Multinational and Economic Development

Can local firms boost their productivity by supplying to multinational firms (MNCs)? The answer to this question has, so far, proven elusive, as it requires data on actual firm-to-firm linkages, an empirical strategy that delivers causal estimates, and evidence on productivity (as opposed to performance) gains. This project makes direct progress on the first two fronts by using an administrative dataset that records all firm-to-firm transactions within Costa Rica and two complementary even study designs, where the event is defined as the first time a local firm supplies to an MNC in the country.

To identify the causal effects of joining the supply chain of a MNC, the authors exploit the plausible exogeneity of the timing of the event to both firms involved. Taking advantage of the richness of the data, they construct two samples of domestic firms: a full sample, and a restricted one containing only firms that eventually supply to an MNC. This allow them to confirm that the findings are actually driven by the timing, and not by unobserved differences with "never-suppliers". Further tests are performed to defend the causal nature of the results.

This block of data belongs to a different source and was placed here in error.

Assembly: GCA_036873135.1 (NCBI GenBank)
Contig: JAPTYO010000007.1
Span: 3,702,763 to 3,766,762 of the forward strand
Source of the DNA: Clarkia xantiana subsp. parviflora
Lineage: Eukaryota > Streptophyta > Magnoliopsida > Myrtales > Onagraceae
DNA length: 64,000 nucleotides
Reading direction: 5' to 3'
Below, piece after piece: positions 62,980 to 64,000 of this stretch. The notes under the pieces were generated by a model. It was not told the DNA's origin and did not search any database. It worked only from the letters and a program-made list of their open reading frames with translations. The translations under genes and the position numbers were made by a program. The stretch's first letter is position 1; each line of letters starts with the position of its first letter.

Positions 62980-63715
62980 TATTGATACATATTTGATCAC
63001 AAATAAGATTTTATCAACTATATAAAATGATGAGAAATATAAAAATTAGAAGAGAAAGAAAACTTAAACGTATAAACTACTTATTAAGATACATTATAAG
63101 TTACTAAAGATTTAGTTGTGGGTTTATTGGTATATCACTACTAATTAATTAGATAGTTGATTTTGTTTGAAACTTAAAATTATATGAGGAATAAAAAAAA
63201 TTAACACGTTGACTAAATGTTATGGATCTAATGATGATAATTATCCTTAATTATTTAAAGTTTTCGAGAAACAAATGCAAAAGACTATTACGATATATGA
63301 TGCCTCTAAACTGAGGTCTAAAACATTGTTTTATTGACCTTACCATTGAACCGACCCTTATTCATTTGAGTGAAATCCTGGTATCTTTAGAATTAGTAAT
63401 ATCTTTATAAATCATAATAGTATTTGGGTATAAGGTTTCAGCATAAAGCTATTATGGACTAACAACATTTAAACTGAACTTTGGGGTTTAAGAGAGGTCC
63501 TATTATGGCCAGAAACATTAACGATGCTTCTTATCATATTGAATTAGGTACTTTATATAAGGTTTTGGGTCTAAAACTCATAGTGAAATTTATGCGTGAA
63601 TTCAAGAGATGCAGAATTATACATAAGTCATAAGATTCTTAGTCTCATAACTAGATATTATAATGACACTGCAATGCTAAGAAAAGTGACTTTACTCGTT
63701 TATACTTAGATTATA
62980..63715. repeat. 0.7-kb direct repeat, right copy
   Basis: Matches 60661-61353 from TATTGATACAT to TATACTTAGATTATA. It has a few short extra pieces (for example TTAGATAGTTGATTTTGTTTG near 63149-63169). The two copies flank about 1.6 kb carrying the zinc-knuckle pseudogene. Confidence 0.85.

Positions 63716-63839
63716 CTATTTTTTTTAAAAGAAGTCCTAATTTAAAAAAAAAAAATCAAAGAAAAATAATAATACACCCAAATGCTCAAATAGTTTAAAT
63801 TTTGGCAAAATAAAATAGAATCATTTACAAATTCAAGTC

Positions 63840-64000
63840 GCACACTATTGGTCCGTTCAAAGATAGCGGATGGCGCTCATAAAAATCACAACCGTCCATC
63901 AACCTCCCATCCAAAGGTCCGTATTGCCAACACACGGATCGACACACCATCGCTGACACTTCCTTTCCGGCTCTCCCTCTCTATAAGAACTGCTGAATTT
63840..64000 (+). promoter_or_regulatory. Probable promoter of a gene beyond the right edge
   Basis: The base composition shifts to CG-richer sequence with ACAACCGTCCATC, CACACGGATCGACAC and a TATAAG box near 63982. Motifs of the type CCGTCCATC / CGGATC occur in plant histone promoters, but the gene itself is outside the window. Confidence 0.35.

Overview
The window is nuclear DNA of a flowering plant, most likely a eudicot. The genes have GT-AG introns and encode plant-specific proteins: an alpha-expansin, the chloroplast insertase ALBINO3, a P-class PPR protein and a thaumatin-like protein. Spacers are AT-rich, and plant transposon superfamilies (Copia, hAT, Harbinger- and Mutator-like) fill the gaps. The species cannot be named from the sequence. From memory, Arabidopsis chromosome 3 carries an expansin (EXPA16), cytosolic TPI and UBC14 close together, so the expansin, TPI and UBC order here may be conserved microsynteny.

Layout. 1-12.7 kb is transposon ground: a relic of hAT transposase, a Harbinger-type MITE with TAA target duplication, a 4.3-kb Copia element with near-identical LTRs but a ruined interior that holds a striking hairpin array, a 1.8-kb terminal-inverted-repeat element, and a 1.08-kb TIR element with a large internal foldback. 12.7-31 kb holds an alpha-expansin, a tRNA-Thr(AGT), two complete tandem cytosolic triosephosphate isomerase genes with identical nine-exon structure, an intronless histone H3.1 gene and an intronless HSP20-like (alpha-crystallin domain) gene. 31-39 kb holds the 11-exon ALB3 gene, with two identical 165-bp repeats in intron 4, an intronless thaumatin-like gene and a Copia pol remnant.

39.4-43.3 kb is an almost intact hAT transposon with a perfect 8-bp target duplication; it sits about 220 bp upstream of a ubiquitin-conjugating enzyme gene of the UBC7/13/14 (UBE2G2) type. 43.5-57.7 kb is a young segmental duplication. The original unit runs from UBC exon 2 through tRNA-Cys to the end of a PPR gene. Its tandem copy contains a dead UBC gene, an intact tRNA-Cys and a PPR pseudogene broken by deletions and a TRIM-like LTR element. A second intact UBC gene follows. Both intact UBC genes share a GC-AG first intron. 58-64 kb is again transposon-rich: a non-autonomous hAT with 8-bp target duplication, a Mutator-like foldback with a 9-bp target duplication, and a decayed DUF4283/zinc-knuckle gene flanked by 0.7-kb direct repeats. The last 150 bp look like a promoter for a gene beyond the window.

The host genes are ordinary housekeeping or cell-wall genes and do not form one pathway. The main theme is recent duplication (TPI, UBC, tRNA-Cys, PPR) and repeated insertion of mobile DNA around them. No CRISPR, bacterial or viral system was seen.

Policymakers around the world continuously present the attraction of MNCs as an important development strategy. This project provides valuable insights on the merits and perils of such a strategy. The resulting findings are likely to benefit all countries who may be already offering generous incentives to attract MNCs, or contemplating to do so in the future.


Isabela Manelici

Princeton University

Jose Pablo Vasquez Carvajal

University of California, Berkeley